Mobile Bits: Sprint/Clearwire; Motorola Split; China/Skype

Clearwire's Clear 4G service

Sprint/Clearwire: The tumultuous times at Clearwire continue. Sprint (NYSE: S) today said that it would not be buying debt from Clearwire (NSDQ: CLWR). Sprint, which owns 54 percent of Clearwire and uses its WiMax network for its wireless broadband service, had until January 2 to participate in the company’s billion debt offering, which has raised about $1.4 billion. The news comes a week after founder Craig McCaw resigned as chairman of the cash-strapped WiMax operator. (via Bloomberg)

Motorola: After years of planning, on Tuesday, Motorola (NYSE: MOT) will officially split and start trading as two separate companies, the consumer and device-focussed Motorola Mobility, and the professional-services focussed Motorola Solutions, led respectively by Sanjay Jha and Greg Brown. Last year, the mobile devices unit was profitable for the first time in three years, helped in part by the company’s move into Android-based devices, a relationship it will be extending when it launches tablets and other devices during the CES show this week. (via AP)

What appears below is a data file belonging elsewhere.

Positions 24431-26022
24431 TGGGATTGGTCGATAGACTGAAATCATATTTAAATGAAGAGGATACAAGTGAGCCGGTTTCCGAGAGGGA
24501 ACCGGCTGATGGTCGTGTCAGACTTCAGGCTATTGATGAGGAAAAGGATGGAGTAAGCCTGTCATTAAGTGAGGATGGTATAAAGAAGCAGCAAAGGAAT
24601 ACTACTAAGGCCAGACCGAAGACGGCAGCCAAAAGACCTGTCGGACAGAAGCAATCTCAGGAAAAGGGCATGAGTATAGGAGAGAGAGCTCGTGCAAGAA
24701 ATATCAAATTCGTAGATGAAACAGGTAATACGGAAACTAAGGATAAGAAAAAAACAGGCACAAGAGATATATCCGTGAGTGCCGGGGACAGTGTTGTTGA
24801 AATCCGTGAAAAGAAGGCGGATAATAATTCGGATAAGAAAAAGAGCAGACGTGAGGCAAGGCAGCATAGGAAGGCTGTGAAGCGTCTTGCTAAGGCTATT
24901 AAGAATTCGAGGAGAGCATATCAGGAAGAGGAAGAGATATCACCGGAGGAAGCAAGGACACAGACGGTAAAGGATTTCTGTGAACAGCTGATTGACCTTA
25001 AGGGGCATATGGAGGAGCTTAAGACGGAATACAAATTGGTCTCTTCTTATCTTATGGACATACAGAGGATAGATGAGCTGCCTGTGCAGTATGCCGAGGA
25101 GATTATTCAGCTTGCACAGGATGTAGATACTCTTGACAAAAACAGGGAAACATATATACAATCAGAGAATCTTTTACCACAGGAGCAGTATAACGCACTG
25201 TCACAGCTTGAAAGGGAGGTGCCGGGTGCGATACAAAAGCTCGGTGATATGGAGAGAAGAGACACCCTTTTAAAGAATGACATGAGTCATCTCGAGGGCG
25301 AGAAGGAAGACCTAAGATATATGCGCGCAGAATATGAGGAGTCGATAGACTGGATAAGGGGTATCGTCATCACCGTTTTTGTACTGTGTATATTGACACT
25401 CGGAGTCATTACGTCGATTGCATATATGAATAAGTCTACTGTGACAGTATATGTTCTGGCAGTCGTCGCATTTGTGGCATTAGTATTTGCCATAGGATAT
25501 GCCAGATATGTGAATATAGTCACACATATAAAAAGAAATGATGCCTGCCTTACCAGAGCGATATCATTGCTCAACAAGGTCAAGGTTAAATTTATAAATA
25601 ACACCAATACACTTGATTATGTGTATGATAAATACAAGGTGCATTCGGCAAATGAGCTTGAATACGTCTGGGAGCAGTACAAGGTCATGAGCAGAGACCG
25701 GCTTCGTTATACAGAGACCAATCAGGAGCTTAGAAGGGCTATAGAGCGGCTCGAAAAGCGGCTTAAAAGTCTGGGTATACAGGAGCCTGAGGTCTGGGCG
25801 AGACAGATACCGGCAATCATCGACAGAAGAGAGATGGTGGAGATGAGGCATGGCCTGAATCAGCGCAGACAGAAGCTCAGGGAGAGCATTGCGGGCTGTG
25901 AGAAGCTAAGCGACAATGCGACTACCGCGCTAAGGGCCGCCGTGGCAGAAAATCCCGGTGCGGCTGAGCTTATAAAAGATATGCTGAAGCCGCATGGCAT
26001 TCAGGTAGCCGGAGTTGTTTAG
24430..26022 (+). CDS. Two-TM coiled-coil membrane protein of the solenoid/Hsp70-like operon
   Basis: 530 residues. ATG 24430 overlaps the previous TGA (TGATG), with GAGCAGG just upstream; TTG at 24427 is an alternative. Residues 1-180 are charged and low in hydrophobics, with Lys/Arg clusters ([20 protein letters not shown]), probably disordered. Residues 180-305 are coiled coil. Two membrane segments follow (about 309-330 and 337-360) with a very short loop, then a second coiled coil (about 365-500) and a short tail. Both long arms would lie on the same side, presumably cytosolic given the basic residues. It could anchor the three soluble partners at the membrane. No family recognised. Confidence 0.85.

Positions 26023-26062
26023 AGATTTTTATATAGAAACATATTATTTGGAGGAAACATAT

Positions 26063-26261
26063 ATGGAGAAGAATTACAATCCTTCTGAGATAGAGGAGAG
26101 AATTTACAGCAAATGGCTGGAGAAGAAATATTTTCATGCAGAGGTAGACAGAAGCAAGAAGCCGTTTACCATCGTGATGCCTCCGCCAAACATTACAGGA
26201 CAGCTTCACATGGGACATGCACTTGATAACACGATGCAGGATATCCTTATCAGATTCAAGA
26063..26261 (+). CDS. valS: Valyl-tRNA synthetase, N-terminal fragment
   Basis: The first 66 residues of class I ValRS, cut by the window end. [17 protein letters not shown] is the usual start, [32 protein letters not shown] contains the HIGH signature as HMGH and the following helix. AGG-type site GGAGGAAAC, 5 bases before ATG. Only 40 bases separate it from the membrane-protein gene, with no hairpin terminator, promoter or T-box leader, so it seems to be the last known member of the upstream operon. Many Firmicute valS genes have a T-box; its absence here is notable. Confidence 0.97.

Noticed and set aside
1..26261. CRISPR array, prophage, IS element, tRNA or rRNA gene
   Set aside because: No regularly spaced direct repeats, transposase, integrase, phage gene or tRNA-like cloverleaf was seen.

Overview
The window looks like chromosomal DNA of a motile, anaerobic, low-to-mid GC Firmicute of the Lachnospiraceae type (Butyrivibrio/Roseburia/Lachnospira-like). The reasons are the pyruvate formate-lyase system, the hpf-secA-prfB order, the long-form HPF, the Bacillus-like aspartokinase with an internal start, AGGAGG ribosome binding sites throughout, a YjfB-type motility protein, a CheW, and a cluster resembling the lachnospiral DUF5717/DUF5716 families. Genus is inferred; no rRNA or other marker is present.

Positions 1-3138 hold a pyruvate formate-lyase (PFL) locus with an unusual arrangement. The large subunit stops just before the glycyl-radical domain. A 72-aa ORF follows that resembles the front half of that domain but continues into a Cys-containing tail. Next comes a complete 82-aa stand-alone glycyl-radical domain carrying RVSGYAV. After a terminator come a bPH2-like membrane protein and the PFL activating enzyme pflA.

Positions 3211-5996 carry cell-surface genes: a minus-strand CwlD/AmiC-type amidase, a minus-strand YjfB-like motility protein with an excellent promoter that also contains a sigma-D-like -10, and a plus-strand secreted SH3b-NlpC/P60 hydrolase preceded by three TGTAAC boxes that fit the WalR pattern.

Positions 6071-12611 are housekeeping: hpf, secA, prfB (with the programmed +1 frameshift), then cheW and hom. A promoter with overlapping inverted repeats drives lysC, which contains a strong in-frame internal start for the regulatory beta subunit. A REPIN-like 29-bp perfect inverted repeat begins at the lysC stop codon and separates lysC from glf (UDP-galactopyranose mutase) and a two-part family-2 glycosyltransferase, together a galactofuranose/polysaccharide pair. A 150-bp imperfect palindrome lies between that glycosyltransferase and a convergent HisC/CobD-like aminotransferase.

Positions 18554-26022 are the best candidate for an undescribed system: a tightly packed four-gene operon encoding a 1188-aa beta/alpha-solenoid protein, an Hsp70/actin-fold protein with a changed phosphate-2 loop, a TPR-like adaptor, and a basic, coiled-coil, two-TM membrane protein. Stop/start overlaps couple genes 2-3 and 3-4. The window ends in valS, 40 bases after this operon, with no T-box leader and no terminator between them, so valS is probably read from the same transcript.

China/VoIP: The Chinese government is considering a crack-down on Internet-based phone services that let users make cheap calls from their computers to phones. The rules will only apply to privately-owned companies like Skype; Chinese state-owned companies are not affected. Also, it seems that calls between computers will not fall under the restrictions, either. It’s not clear exactly why the government is focussing on these services: it could be to ensure incumbents against competition from cheaper providers; or it could be because of a wave of phone scams that are appearing on these services. China has the world’s largest internet-using population, at 450 million. (via AFP)

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